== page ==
Sprint ST FAQ's - Suspension

The personal views of BRG, November 2000.

LEGAL NOTICE - some or all of this article may be fictional. No liability is accepted for any use or interpretation of the material herein contained.

1. Bike

Stock, 2000-registered (DOM June 1999) Sprint ST in British Racing Green with BT57 front & rear. Fitted with top rack and box.
Author: 102kg (ready to ride) and 1.88m.

2. Intended use

When I ride solo, which is most of the time, I often ride quickly, using maximum acceleration, cornering and braking, and the full speed potential of the bike. I also regularly (though not frequently) ride with a pillion who doesn't enjoy the 'exciting' life (these are the times when I get 58 (UK) mpg). When I want to ride at my absolute limit, I use someone else's hardware on the track (i.e. Ducati 748 & 996 at Cadwell & Honda CBR600F at Donington). Ergo, I chose the ST as the best compromise fit to my contrasting needs.

3. Symptoms


4. Cure

5. Result

The change to the bike's handling has been quite dramatic. Looking back, my attempts to get the standard suspension to behave resulted in too much preload for the damping to handle. This gave a jarringly hard system, that pogoed like mad once the suspension started to travel. The new system, by comparison, is a lot softer, but remains controlled. It feels as if the wheels are staying planted to the ground, rather than skipping over the bumps.

A couple of hundred miles after the suspension mods, I felt I couldn't live with the stock BT57s and changed to Avon Azaro Sport AV39 front and Azaro AV36 (R). Unfortunately, this means that I had little opportunity to assess the suspension changes in isolation. Consequently, much of what follows is a result of the combination of suspension mods and tyre changes.

A while ago, I attended a talk by Avon's chief tester, Leo Smith, who impressed me with the design and quality of the company's products. This view was reinforced by the results of the MCN Tyre Test (see the Tyres FAQ). Avon also has a local factory, so I admit to a bit of bias.

I spoke with Avon about my lack of confidence with the BT57/old suspension front end, and they recommended using the Azaro Sport AV39 on the front instead of the Azaro AV35, as this would offer quicker steering and more grip. I thought I'd proceed with this recommendation despite the forebodings of Martin Fay/Howlin Dawg, and have reached a different conclusion - see below...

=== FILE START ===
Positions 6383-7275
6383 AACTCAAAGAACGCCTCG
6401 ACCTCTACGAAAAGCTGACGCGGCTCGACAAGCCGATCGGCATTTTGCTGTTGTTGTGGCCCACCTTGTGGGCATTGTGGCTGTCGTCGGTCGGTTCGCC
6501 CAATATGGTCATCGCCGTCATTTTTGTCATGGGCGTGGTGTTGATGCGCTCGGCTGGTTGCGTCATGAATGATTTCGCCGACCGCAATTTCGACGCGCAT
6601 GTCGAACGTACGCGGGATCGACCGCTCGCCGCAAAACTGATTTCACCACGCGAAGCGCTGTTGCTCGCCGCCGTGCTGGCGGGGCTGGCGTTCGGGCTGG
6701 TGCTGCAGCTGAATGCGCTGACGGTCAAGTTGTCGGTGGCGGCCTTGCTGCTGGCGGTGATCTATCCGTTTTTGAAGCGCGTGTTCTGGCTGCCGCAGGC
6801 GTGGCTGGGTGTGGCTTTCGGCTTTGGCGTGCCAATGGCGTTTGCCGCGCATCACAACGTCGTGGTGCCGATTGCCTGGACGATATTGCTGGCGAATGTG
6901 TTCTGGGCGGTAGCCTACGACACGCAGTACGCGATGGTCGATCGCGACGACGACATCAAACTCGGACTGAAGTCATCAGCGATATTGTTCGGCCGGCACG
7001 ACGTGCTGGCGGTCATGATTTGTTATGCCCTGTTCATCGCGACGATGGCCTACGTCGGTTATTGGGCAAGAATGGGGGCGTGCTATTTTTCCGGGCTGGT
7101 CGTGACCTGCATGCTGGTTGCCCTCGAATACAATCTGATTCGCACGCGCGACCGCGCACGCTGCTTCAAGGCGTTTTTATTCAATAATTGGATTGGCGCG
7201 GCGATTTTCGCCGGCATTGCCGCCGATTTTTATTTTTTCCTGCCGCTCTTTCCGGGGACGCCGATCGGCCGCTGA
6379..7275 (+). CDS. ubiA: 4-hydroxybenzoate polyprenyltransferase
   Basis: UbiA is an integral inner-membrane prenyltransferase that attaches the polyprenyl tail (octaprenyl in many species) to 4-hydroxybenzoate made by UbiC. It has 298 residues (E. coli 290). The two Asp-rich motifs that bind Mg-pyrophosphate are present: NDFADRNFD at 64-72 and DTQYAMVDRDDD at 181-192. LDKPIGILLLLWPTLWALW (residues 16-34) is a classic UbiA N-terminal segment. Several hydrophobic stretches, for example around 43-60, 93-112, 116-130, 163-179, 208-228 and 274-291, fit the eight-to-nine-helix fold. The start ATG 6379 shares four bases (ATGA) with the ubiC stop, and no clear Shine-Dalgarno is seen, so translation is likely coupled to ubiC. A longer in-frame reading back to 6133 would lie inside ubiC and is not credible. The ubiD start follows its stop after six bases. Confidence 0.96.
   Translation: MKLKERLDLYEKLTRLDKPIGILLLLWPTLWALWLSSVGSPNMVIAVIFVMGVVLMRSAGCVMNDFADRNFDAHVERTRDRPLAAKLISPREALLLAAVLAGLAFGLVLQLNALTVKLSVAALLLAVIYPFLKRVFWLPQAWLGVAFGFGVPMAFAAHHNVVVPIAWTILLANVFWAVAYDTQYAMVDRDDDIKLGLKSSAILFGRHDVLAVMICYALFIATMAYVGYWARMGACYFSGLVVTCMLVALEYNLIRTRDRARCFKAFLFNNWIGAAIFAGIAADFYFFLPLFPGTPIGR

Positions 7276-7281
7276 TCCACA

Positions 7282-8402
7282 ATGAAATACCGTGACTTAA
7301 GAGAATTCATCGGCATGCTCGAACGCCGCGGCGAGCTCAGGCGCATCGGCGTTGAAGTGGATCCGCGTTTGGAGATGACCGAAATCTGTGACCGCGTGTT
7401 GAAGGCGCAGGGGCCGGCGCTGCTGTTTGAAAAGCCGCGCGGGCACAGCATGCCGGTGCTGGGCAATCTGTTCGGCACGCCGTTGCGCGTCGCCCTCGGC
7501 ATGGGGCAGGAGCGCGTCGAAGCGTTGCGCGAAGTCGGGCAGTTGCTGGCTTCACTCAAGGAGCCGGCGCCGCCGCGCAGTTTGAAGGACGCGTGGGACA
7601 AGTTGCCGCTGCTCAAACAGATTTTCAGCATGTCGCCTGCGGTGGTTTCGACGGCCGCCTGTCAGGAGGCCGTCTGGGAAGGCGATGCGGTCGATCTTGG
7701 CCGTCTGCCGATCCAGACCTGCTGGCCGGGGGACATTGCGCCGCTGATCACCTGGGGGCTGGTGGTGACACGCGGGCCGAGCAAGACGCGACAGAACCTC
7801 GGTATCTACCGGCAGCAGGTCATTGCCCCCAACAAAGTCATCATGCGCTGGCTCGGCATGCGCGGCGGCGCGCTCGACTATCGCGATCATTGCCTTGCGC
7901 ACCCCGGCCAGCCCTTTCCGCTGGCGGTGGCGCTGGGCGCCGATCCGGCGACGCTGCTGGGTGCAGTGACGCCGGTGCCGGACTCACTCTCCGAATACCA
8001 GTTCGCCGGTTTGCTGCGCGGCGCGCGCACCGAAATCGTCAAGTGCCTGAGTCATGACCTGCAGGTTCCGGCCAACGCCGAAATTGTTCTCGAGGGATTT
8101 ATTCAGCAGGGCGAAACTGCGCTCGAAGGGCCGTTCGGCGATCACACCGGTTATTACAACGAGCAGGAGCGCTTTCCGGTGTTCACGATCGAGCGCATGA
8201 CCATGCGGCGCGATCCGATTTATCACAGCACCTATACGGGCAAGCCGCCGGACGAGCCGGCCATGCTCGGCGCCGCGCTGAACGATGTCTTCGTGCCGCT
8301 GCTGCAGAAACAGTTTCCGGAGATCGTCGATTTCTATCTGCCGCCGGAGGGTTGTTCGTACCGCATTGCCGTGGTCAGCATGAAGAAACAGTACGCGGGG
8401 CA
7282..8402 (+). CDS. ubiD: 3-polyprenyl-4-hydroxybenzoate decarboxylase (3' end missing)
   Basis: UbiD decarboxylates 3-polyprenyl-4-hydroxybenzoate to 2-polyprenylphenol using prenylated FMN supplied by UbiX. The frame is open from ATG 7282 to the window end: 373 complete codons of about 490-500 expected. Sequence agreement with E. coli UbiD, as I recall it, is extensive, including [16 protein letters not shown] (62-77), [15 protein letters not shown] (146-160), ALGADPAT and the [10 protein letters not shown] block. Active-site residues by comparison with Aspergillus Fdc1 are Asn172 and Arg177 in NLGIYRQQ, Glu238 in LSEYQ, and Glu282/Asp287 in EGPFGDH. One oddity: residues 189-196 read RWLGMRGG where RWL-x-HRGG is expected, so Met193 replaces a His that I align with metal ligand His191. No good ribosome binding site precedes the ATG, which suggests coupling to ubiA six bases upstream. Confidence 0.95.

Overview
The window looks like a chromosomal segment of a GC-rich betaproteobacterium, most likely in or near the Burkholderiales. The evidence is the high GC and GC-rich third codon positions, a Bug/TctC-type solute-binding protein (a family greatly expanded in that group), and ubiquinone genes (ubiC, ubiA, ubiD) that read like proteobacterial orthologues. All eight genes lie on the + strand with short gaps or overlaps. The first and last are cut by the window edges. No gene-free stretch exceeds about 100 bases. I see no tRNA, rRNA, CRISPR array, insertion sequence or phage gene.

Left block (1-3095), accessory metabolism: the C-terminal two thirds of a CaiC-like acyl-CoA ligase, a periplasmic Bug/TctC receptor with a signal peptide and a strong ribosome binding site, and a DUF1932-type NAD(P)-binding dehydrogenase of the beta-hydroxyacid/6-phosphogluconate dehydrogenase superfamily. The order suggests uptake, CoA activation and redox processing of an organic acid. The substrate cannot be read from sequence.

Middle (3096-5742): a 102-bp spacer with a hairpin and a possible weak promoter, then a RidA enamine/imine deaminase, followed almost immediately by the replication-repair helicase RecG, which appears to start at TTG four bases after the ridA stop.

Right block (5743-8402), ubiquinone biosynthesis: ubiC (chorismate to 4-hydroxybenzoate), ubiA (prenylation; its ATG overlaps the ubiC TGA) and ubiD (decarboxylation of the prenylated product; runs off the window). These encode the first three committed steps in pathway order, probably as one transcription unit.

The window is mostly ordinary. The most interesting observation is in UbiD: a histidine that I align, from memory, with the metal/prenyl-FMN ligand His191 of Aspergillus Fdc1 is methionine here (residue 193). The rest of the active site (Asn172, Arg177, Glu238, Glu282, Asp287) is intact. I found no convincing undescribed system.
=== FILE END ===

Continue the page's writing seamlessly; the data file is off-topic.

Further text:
I can't offer much objective comment about wet performance of the Avons. Most of the roads I ride have such a large amount of diesel, mud, cowshit, smooth steel manhole covers and disintegrating tarmac, that I'm loath to experiment. The best I can say is that I don't find them any worse than any other tyre I've ridden in the wet.

On the road

The new suspension provides more control over the bumps, and the benefits of this become more apparent as the speed increases. There is very much less pitching at high speed in a straight line, and the added stability in cornering means that the bike stays on line and doesn't try to send you to the outside of the bend all the time. The quicker steering means that the effort required to turn is a lot less, and the improved attitude of the bike means that exuberant cornering is a lot easier.

For those of you that think that suspension mods are only for the speed freaks, consider the following: I often go for 4-hour rides 2-up at UK legal speeds. Although I have experimented increasing the preload for these occasions, my wife's back has decided that we'd leave it at the solo setting. The new set-up means that we can ride with a comparatively low preload (and hence easy on the vertebrae), and still the bike feels controlled. I have noticed that I put a lot less effort into steering; my wrists - which were quite painful after a long trip - are now relatively comfortable.

On the track

I realise that most people want an ST for more touring-related performance, but a sport tourer should also be able to hold its head up in the sports arena too.

Wolfram (my ST) and I took part in a track day in May 2001 at Darley Moor in Derbyshire UK. This course is basically a 1.5 mile triangle with two second-gear corners (50-60 mph), two sets of 100 mph+ esses, a 25-30 mph hairpin (in 2nd gear for ease of throttle control) and a half-mile back straight allowing 135-140 mph. The circuit was smooth and flat, and in excellent condition. The day was dry, sunny and air temperature about 20ºC. Track periods were 15 minutes on, 15 minutes off, and I used standard tyre pressures (36/42 psi).

I was able to corner on the limit, hanging my 100 kg frame well into the corners, consistently and smoothly scraping the pegs and my knee slider. The bike steered quickly and effortlessly into the bends, and through the esses (with a nudge of countersteer). The tyres were completely confidence-inspiring at turning point, apexing and driving out of corners. The plot was also stable during acceleration, high speed and braking - there was no need for a steering damper. The standard brake pads provided excellent bite, though a tad spongy. The gearbox, however, sucks! I'd give it an 25% chance of finding a false neutral during clutchless changes on the limiter! (It may be me, but I don't have this problem on a Ducati 996 or a CBR600!)

In short, the suspension and tyre modifications have resulted in a bike that is currently the match of my riding ability and understanding of what the suspension's doing. I'm happy that the (considerable) outlay has been worthwhile.

6. Feedback

Any comments/correspondence gratefully received: keith@headway-ltd.com BRG